Sep 07 2011

Born Again Businesses

When your business is


born of faith, you march 


to a different drum . . .



That most small business owners maintain any kind of long-term allegiance to the place their businesses were born is doubtful. Yet, as entrepreneurs, they are the most likely group to appreciate and respect the origins and uniquenesses of a business that is born of faith.

Both kinds of small business enterprise owners —those who believe their business calling comes from God, and those who don’t– experience similar dynamics, challenges, problems, and opportunities. The differences are essentially differences in attitude, motivation, and the treatment of internal and external resources.

Small businesses all suffer growing pains. And being on the cusp of economic catastrophe while getting bludgeoned by over-taxation without representation (considering the SBA is a joke) and by over-regulation from a naive, misguided, rampaging  White House that appears intentionally and spitefully clueless, doesn’t help.   

Not many corporate giant, union, or government career types would understand the dynamics, challenges, problems, and opportunities faced daily by small business –any kind of small business– let alone the charitable, servant leadership nature of a business that is faith-based.


Entrepreneurs of every ilk recognize that their own and others’ existences depend on their own initiatives. Unlike corporate and government counterparts, when you own and/or manage a small business, and you’re too hungover to get out of bed in the morning, there’s no option for tossing it off by calling in to take a “sick day”

When you skip work or drag in hours late because you’re feeling depressed or had an upsetting incident at home, or simply didn’t want to face up to a scheduled meeting with a disgruntled partner or financial supporter, or an irate customer, what happens? The business suffers. Do it too often and the business folds.

But when your business is firmly grounded in commitments to serving God by serving all others who come into contact with your enterprise, you have a different perspective on what’s important.

Secular, or non-spiritually-based businesses exist to make money. They are primarily devoted to satisfying their principals and their investors with profits. Faith-based businesses exist to make money to distribute more to their employees, their communities, and to become stronger resources for charitable giving.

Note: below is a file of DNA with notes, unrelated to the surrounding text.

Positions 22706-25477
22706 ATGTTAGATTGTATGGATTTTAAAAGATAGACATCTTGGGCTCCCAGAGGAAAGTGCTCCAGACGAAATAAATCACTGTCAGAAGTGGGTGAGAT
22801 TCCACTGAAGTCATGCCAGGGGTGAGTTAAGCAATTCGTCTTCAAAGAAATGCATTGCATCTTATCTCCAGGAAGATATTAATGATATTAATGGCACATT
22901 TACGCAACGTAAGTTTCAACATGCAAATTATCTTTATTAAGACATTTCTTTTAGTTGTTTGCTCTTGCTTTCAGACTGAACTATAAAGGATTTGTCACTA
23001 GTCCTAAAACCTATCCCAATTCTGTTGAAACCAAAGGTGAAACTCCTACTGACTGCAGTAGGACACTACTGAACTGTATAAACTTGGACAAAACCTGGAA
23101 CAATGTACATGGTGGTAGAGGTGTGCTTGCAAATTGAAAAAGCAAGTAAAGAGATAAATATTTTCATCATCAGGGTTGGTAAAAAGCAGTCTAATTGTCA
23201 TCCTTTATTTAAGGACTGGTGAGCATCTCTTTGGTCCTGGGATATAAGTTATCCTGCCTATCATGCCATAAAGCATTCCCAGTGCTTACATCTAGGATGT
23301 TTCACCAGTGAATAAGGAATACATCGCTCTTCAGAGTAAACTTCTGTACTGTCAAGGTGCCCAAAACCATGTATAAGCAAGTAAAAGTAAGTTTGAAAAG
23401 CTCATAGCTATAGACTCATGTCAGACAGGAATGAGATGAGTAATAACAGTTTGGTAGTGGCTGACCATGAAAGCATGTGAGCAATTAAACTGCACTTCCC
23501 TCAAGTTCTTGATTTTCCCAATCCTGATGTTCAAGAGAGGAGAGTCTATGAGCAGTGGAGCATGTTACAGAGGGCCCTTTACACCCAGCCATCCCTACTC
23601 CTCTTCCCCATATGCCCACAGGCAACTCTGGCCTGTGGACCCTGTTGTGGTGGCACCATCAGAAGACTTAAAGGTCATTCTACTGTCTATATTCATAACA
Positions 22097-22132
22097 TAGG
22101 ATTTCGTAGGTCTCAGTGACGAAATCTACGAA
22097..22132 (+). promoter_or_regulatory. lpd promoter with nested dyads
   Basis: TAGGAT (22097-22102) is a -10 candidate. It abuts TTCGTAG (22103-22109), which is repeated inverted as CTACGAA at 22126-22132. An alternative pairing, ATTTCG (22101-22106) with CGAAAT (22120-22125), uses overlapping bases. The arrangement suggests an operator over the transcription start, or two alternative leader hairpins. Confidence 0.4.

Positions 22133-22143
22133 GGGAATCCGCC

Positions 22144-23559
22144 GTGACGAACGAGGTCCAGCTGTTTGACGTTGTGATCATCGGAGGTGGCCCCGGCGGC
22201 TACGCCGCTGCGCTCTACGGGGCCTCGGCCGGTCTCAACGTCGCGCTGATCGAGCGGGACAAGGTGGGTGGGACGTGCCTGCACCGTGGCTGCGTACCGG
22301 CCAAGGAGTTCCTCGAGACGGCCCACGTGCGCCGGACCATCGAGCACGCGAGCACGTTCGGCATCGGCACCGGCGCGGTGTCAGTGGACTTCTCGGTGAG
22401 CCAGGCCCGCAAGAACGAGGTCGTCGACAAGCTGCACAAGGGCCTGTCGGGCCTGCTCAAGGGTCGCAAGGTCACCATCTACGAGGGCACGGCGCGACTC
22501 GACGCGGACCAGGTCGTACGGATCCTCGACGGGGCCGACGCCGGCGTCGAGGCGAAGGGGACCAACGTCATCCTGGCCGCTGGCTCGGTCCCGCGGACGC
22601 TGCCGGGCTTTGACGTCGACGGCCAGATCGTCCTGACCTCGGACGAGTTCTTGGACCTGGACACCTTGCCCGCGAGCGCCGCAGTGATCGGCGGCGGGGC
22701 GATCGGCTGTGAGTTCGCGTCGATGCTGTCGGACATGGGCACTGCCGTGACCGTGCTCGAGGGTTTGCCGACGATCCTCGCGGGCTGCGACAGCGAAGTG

Many secular businesses will put income-source customers first and actually disregard their employees, vendors, and “outside” consultants and sales reps. Financial gain and competitive edge become the driving forces. Faith-based businesses typically seek to embrace everyone equally, seeking to distribute trust, respect, and opportunities.

Most secular businesses consider community support efforts non-essential line items to abandon when economic uncertainty drives budgetary belt-tightening. Faith-based businesses facing the same financial stresses may simply switch gears to make their community contributions ones of time and effort, or expertise, or goods and services.


Having had the privledge of working extensively in both secular and faith-based business arenas, I frequently hear questions about what the differences and similarities are. This post is intended to address a few of my observations. They may not all be correct, and certainly they are not all-inclusive.

Can you add some comments

from your experiences? 


# # #

  FREE blog subscription: Posts RSS Feed

  Hal@Businessworks.US   302.933.0116

  Open Minds Open Doors 

   Thanks for your visit and God Bless You.

  Make today a GREAT day for someone! 

No responses yet

Aug 27 2009


“Uh, let’s see, Beer Fest?


Chunkin’ Punkin?


Or 5-Mile Run?”


     You can’t even dream up  an event that some business isn’t sponsoring these days! And aren’t we all suckers for the fundraising solicitations of candy-bar-bearing cherubic-smiling Brownie troops, aluminum can-collecting T-ball teams and car-washing high school cheerleaders?

     And of course there’re  the church bake sales, fire department carnivals, VFW clambakes, and all the other terrific events that are the very fabric of small town America.

     How great is the temptation  to get behind everything that comes along? How special it feels to be the stuff that a community-minded business leader is made of? But you know what? Today more than ever, you need to stand shoulder-to-shoulder with your business and face (ta-ta-ta-ta, ta-ta!): reality!

     Sponsoring charities and community events  is a truly wonderful and charitable behavior and experience BUT… do not hesitate to focus whatever time, effort, money, products and services, and attention you contribute on situations that will have some return on your investment! 

     If you’re going to give money away,  make it count for yourself as well as the recipient. You worked hard to earn it. There’s nothing wrong with your business getting some recognition in the process.

     Ack! That’s a terrible thing to suggest,  you may say. But, no. It’s a realistic thing to say, and here’s why:

     If you want to quietly  and anonymously plunk a thousand bucks into a deserving cause that has nothing whatsoever to do with your business or your customers or your employees or your suppliers, or your community you might as well be throwing it out the window!